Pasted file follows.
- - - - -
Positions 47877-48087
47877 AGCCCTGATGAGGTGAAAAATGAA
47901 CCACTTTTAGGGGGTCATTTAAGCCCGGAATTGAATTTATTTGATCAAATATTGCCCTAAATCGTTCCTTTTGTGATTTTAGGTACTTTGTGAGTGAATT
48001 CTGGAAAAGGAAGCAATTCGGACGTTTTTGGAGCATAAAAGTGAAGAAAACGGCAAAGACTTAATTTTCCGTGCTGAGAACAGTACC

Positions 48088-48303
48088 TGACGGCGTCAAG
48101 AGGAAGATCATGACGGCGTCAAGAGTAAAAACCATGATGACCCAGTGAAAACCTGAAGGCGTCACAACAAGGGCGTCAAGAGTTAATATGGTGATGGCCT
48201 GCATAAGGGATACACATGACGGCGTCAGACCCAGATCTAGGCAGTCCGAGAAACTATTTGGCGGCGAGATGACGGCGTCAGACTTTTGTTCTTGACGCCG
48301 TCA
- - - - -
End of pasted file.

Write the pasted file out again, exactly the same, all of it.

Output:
Positions 47877-48087
47877 AGCCCTGATGAGGTGAAAAATGAA
47901 CCACTTTTAGGGGGTCATTTAAGCCCGGAATTGAATTTATTTGATCAAATATTGCCCTAAATCGTTCCTTTTGTGATTTTAGGTACTTTGTGAGTGAATT
48001 CTGGAAAAGGAAGCAATTCGGACGTTTTTGGAGCATAAAAGTGAAGAAAACGGCAAAGACTTAATTTTCCGTGCTGAGAACAGTACC

Positions 48088-48303
48088 TGACGGCGTCAAG
48101 AGGAAGATCATGACGGCGTCAAGAGTAAAAACCATGATGACCCAGTGAAAACCTGAAGGCGTCACAACAAGGGCGTCAAGAGTTAATATGGTGATGGCCT
48201 GCATAAGGGATACACATGACGGCGTCAGACCCAGATCTAGGCAGTCCGAGAAACTATTTGGCGGCGAGATGACGGCGTCAGACTTTTGTTCTTGACGCCG
48301 TCA